High Pasture Cave

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Site of High Pasture Cave

High Pasture Cave (Gaelic: Uamh An Ard-Achaidh) is an excavation site near the settlement of Torrin on the island of Skye in Scotland. The cave system extends to about 320 metres (1,050 ft) of accessible passages.


The cave is located about one kilometer southeast of the village of Torrin, near Kilbride. The entrance of the cave lies in a narrow valley on the northern slopes of the mountain of Beinn Dùbhaich east of the Red Cuillin hills and is formed from the erosion of Durness limestone.

The cave is entered via a natural shaft some 6 metres (20 ft) deep that lead into the main cave, both of which appear to have been in use between 1200 BC and 200 BC (mid-Bronze Age to late Iron Age).[1]


The cave system was originally excavated in 1972 by students at the University of London Speleological Society. A full-year of excavation then took place in 2003, mainly supported by Historic Scotland, and continuing project work was under the supervision of Steven Birch and Martin Wildgoose.[2][3]


A wide variety of artefacts have been recovered from the cave and environs including stone, bone, antler and residues of metalworking along with well-preserved animal and fish bones.[2]

In 2012 a piece of carved wood, thought to be the bridge of a lyre was found there. The small burnt and broken piece has been dated to approximately 300 BC and is the earliest find of a stringed instrument in western Europe.[4] The notches where the strings would have been placed can be easily distinguished and according to Graeme Lawson of Cambridge Music Archaeological Research the find "pushes the history of complex music [in Britain] back more than a thousand years".[5] If dating and attribution are confirmed, this object may indicate contacts between local Celtic people and Mediterranean cultures.[6] [nb 1]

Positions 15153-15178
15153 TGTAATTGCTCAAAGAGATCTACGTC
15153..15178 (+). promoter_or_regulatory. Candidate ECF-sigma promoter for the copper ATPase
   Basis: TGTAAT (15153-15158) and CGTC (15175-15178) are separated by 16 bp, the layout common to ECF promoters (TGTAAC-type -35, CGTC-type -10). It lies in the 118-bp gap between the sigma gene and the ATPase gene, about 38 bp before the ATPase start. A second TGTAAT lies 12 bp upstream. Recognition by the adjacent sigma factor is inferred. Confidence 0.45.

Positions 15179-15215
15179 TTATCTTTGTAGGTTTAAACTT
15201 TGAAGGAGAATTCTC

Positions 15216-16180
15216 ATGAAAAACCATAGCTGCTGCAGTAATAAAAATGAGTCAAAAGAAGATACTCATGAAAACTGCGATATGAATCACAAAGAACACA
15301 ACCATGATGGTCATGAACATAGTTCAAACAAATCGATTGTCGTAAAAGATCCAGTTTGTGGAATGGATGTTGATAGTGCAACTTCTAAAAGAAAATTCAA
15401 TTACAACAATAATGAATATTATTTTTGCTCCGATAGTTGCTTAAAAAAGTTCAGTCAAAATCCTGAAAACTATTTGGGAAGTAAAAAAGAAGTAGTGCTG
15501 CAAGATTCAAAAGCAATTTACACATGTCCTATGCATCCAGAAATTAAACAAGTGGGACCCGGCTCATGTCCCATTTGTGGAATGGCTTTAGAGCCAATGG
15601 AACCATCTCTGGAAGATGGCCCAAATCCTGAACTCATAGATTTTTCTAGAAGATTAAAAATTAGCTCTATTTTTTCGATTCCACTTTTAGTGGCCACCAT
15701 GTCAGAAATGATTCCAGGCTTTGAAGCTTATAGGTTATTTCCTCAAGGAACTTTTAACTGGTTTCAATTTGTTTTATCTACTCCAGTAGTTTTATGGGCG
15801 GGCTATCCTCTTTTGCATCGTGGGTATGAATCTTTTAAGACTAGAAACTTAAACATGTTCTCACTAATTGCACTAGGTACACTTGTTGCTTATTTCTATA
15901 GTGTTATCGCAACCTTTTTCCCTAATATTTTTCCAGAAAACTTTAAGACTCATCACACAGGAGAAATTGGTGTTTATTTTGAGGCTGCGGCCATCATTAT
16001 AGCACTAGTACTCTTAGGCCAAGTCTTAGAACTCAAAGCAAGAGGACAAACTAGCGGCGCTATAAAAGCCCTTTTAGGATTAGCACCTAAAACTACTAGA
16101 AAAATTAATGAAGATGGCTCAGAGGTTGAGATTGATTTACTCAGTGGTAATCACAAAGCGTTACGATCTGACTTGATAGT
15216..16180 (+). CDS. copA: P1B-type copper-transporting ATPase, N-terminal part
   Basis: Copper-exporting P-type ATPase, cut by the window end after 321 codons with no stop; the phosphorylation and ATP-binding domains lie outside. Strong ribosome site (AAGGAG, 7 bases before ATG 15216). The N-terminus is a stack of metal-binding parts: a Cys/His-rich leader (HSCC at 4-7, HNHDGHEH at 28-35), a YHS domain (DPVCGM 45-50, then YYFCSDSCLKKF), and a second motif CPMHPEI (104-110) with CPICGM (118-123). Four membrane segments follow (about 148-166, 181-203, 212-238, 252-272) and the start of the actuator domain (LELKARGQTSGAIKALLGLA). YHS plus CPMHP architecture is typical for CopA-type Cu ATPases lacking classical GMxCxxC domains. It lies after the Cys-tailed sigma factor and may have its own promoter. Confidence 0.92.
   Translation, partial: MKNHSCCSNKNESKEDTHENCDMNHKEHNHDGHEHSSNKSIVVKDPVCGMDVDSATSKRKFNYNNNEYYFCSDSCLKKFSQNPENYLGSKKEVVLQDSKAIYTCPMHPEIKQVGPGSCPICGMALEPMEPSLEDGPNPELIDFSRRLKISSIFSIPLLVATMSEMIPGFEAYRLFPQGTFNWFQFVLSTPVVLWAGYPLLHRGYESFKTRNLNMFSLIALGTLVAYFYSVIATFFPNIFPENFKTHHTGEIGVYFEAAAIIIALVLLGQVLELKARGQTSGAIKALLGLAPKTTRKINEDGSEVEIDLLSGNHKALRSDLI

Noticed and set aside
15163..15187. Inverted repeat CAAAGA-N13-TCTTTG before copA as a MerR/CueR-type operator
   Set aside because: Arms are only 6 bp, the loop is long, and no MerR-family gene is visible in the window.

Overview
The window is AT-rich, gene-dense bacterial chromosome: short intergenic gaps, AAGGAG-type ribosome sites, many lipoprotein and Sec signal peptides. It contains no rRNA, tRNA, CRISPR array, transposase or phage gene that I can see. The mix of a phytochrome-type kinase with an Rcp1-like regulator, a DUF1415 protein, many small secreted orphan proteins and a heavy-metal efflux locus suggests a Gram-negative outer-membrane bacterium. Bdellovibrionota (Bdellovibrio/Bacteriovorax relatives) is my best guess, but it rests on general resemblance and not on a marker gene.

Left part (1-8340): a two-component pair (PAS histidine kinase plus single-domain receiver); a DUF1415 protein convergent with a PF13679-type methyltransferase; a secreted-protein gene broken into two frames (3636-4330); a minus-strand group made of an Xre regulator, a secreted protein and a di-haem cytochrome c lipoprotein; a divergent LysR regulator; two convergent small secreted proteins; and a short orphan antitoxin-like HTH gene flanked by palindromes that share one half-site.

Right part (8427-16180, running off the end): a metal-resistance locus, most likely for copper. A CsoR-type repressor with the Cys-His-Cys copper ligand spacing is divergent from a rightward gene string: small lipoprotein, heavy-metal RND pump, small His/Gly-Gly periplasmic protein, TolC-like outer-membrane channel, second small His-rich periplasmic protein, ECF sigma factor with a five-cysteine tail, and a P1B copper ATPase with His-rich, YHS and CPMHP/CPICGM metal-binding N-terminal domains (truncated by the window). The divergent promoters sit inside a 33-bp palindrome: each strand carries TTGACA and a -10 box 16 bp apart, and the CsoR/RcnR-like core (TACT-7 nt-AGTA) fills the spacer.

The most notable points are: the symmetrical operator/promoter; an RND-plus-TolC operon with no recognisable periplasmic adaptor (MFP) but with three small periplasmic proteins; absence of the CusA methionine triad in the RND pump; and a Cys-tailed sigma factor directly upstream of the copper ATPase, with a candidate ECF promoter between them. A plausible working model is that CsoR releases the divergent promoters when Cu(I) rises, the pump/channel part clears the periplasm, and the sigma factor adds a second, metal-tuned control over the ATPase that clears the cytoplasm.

1. ^ It is not unreasonable to connect this finding to the extended contacts that Celtic peoples, at their greatest expansion in the 4th century BC, had with southeastern Europe, where lyres and similar instruments were very diffuse (recall that Orpheus, the archetypal lyre-player in Greek mythology, was a native of Thrace); or to the migration of Celtic tribes (Galatians) to Anatolia of 278 BC, as harps and lyres were very diffuse among ancient peoples of the Middle East.


  1. ^ Birch, Steven A. (Spring 2004). "High Pasture Cave: A Window on Prehistory of Strath, Skye" (pdf). Teachd an Tir: 6–7. Retrieved 21 February 2009. 
  2. ^ a b "High Pasture Cave" Highland Council. Retrieved 30 April 2012.
  3. ^ "Uamh An Ard Achadh". High Pasture Cave Project. Retrieved 30 April 2012.
  4. ^ "Skye cave find western Europe's 'earliest string instrument'". BBC. 28 March 2012. Retrieved 28 April 2012. 
  5. ^ "Delight at find of ancient lyre". (5 April 2012) Inverness. Highland News.
  6. ^ "Barbarians on the Greek periphery? Origin of Celtic Art". Retrieved 29 March 2016. 

Coordinates: 57°12′40″N 6°00′58″W / 57.211°N 6.016°W / 57.211; -6.016

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